From virtual reality headsets to potentially self-driving cars, technology has produced some crazy cool innovations in recent years. And it’s not stopping anytime soon! You could probably find a new article everyday about a technological advancement. One neat gadget that has increasingly been gaining attention are wireless drones.
What are wireless drones?
As the Internet of Things defines, a drone, formally known as unmanned aerial vehicles (UAVs) or unmanned aircraft systems (UASes), is basically an unmanned aircraft. You could also call it a flying robot. Both work. Check out the picture for this blog – that’s a drone.
These drones don’t just fly on their own though. They can fly one of two ways. One way is autonomously through software-controlled flight plans. These are programmed into their system and use onboard sensors and GPS. Another way they fly through remote control. Remember that toy plane you had as a kid that you controlled with a remote control? It’s just like that, except these drones are the adult version.
What are they made of?
Since drones are aerial devices, they’ve got to be light. They consist of light composite materials which reduce their weight and make it easier to maneuver. They’re also pretty high-tech, containing high-tech infra-red cameras, GPS, and lasers. Where are all of these located on that compact design? In the nose! That’s where all the sensors and navigational systems are. If you’d like to learn more about the technical aspects of a wireless drone, click here.
What are they used for?
Originally, drones were used in the military for target practice and as weapon platforms. Now however, drones have become increasingly popular and accessible with civilians. What do they use them for? Well, for fun of course! And also commercially, which is a growing field.
In the recent years, wireless drones have gained quite a lot of commercial attention. Mainly, in photography. With a drone’s ability to fly and maneuver around, you can capture all kinds of images and videos from breathtaking heights and angles. For example, think of a wedding, or a cruise, or hiking up a mountain. There’s only so much you can take with a selfie stick. A drone will let you see the world in new, fascinating ways.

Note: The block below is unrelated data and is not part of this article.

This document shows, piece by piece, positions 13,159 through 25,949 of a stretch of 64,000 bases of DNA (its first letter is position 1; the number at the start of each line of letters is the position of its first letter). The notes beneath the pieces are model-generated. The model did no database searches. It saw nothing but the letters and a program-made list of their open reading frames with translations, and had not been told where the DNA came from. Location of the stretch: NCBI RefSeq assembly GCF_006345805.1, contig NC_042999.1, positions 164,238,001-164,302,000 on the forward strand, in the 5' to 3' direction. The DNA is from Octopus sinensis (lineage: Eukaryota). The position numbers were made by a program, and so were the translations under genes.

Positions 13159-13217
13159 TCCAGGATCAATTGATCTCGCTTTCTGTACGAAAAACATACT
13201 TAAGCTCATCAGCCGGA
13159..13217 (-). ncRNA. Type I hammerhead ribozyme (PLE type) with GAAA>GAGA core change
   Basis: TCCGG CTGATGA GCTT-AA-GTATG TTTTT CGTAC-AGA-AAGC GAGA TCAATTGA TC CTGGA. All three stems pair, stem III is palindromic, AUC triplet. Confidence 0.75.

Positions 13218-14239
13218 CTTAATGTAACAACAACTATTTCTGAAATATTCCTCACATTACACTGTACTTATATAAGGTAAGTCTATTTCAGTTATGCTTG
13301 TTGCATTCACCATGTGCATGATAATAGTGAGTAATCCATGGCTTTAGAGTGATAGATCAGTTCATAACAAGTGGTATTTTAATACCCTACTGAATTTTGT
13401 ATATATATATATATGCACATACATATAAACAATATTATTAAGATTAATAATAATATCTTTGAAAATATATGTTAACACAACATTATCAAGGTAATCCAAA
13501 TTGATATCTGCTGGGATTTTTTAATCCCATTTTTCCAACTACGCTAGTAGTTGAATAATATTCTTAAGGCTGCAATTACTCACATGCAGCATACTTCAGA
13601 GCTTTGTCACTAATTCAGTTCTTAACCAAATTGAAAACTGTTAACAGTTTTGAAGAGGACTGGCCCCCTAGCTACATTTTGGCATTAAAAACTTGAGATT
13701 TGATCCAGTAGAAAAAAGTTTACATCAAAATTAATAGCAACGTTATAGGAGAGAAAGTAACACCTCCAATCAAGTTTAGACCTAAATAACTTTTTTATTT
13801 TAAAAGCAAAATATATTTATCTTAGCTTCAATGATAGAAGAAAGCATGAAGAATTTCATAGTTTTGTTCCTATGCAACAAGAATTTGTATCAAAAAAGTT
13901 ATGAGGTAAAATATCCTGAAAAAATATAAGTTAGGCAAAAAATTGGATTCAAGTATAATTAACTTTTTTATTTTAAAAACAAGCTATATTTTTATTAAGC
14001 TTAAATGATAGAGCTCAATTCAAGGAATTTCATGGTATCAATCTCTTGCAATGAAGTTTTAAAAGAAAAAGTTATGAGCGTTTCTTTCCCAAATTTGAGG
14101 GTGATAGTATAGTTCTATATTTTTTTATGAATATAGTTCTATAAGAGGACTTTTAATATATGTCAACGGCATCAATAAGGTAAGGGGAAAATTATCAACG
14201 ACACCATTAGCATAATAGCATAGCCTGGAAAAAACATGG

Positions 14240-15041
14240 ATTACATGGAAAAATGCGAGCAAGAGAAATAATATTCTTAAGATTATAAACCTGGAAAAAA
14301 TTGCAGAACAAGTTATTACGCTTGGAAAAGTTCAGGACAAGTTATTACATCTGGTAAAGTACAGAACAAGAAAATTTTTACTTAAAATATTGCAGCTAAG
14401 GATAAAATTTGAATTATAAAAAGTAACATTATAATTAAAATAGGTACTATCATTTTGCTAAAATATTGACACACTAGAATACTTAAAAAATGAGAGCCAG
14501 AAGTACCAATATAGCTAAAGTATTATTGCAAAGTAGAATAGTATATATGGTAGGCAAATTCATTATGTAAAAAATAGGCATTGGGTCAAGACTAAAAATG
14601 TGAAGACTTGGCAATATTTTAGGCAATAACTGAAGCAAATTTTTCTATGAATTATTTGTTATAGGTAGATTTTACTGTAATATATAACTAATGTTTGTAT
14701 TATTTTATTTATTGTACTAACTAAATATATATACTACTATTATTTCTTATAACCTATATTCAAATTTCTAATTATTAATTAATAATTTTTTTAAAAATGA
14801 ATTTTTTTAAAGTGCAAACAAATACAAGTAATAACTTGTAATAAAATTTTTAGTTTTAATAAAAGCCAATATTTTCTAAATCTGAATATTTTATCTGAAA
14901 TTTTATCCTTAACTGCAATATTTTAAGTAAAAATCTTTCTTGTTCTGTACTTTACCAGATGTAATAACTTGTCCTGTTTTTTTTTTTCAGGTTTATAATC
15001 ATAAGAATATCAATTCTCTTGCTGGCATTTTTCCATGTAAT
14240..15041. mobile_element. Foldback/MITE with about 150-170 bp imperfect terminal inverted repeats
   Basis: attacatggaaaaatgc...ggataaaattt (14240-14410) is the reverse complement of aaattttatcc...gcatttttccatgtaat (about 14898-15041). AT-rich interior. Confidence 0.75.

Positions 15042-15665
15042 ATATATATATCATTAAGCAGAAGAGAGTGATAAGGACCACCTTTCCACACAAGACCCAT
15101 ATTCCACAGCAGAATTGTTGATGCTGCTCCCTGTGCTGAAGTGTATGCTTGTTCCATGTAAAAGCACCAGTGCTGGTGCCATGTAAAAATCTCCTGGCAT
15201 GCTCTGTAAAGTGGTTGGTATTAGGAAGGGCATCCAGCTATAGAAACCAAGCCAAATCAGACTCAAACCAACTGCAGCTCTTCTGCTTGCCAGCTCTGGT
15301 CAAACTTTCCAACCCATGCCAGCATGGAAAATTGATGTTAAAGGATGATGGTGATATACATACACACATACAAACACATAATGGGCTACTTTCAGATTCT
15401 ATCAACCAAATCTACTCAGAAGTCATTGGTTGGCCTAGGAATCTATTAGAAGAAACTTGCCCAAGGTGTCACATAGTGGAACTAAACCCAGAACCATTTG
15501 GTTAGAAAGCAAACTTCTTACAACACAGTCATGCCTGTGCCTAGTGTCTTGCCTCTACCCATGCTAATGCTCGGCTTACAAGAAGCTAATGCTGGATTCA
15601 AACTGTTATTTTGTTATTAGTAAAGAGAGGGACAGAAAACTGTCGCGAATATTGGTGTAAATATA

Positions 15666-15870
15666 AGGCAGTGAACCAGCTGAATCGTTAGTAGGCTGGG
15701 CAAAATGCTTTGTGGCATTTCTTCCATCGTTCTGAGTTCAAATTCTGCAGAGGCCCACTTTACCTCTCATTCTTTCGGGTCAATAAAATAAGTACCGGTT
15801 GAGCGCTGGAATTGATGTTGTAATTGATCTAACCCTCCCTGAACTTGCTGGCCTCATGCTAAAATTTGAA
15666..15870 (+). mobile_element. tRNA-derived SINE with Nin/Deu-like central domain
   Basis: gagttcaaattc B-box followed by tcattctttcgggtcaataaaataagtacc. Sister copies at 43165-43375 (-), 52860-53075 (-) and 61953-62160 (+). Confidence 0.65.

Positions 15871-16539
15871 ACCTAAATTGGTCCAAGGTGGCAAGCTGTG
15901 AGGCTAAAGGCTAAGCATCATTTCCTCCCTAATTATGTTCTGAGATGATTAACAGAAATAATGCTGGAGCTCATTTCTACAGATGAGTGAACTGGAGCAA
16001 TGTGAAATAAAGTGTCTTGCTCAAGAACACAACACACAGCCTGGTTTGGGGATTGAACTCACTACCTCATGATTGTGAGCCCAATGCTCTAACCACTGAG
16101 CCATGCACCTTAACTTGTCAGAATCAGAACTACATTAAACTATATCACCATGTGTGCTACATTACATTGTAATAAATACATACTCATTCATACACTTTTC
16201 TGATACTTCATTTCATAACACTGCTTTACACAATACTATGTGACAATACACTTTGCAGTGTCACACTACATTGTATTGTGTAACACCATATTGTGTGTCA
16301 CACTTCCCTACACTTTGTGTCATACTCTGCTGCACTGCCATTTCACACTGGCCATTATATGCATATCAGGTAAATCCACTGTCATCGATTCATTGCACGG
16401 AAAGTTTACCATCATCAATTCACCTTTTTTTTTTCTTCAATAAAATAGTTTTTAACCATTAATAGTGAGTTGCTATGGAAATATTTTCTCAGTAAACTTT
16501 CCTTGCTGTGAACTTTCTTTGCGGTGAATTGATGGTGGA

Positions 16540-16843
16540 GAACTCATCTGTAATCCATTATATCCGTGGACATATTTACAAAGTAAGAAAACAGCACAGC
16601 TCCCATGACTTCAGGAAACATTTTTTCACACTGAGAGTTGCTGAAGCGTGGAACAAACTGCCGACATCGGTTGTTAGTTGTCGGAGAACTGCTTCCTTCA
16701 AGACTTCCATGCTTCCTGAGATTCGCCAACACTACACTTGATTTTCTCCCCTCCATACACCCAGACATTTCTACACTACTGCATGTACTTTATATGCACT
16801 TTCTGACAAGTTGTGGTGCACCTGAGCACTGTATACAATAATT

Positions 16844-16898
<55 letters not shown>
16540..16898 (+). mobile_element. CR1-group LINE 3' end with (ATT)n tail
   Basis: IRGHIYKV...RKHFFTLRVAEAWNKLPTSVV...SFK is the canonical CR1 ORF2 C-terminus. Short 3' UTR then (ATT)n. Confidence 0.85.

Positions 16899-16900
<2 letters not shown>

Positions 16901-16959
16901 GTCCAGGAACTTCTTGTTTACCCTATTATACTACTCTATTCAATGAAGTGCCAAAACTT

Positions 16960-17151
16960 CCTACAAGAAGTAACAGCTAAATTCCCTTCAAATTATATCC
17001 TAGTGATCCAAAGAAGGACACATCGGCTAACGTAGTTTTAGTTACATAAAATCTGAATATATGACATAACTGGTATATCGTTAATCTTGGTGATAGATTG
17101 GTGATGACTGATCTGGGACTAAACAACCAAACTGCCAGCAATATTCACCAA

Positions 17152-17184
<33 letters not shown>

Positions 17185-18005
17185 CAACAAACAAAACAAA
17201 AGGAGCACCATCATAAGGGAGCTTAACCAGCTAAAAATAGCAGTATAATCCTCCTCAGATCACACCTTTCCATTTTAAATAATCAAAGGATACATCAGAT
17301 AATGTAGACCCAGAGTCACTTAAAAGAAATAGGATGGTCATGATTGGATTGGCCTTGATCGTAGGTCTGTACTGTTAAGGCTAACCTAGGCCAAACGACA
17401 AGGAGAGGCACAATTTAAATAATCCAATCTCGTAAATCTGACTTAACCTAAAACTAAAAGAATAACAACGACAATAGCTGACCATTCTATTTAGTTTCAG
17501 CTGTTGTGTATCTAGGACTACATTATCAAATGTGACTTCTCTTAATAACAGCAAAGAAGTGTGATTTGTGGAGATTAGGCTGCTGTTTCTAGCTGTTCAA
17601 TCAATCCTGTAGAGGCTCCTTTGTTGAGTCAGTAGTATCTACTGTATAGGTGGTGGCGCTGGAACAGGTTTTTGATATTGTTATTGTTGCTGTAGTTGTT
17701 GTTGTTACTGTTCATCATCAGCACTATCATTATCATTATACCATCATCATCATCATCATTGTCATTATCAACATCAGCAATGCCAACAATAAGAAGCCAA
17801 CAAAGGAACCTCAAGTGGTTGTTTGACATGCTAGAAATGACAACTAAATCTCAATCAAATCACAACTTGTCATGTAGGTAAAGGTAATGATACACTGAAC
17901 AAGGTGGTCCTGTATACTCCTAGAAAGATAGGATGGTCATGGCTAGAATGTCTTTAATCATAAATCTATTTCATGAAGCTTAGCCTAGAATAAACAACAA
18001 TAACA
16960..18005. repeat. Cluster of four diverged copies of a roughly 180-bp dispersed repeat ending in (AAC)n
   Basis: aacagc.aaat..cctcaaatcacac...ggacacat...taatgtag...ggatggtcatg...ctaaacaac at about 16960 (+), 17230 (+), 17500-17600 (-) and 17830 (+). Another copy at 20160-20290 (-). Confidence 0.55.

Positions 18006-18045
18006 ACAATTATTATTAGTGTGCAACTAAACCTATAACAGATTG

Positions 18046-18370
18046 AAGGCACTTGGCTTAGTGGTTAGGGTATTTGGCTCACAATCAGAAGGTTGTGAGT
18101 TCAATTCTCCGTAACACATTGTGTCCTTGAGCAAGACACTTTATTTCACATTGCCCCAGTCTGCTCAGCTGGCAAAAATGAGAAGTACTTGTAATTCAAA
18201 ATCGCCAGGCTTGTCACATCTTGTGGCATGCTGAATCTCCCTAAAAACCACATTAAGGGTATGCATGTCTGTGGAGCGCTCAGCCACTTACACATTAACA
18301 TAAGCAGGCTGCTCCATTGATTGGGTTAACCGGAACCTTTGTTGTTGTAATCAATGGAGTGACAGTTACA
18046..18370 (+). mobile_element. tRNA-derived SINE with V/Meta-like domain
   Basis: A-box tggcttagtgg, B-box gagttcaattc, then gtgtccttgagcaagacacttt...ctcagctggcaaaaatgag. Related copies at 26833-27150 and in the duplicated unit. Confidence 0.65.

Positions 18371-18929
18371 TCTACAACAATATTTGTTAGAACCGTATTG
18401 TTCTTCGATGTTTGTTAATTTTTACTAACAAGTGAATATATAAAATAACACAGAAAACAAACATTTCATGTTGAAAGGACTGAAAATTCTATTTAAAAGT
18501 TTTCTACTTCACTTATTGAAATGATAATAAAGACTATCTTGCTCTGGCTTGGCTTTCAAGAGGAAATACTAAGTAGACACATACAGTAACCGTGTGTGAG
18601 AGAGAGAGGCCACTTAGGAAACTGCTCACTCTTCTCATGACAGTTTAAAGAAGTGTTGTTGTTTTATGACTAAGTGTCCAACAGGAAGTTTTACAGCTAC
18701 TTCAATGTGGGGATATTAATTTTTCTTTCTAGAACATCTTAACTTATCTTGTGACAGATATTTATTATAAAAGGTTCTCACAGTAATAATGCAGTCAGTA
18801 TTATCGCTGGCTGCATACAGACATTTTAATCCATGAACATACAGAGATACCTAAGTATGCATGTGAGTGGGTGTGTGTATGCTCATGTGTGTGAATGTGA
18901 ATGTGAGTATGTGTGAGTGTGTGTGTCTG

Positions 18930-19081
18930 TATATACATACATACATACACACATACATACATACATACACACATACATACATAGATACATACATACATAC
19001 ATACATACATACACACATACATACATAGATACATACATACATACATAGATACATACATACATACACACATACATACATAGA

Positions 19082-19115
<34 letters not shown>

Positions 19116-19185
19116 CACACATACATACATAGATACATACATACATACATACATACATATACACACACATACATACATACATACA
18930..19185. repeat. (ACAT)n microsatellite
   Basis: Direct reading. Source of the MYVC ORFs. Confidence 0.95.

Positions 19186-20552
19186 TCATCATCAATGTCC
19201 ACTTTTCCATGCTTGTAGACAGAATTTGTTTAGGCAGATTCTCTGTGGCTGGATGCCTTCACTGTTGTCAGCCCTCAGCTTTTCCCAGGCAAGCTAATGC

In addition to photography, The Mercury News lists the following ways Southern Californians have been using drones:
- Examining the health of crops
- Surveying electric wires, pipelines, railroad tracks, dams, and canals for damage
- Monitoring the progress of construction projects
- Making maps and movies
- Recording events
- Exploration into hard-to-reach areas
Amazon is also considering using drones to deliver its packages. Google and the Chipotle Mexican restaurant have actually begun using drones this fall by delivering burritos to students at Virginia Tech. Imagine how delivery services will change if this turns out to be successful.
Of course, rarely has a new invention gone smoothly right off the bat. There are always difficulties. For example, there have been numerous instances where drones have interfered with helicopters or planes. This can be very dangerous for a helicopter fighting off a forest fire, or a plane trying to navigate. Because of this, on August 29, 2016, the Federal Aviation Agency (FAA) began issuing drone-pilot licenses to commercial operators. This is separate from those that just own drones as a hobby. The FAA also laid out certain rules for those that own drones. For example, the drone must remain within the visual line-of-sight of the one controlling it, you can’t fly the drone under a covered structure or inside a stationary vehicle, you can only fly it in the daylight and twilight times, and it has to yield the right of way to other aircrafts.
Potential for the future
Even with these complications, wireless drones are only getting better and improving day by day. Their potential for commercial is very promising. As with all technology, there will undoubtedly be a few bumps in the road, but if you can overcome them, it’s smooth sailing from there!
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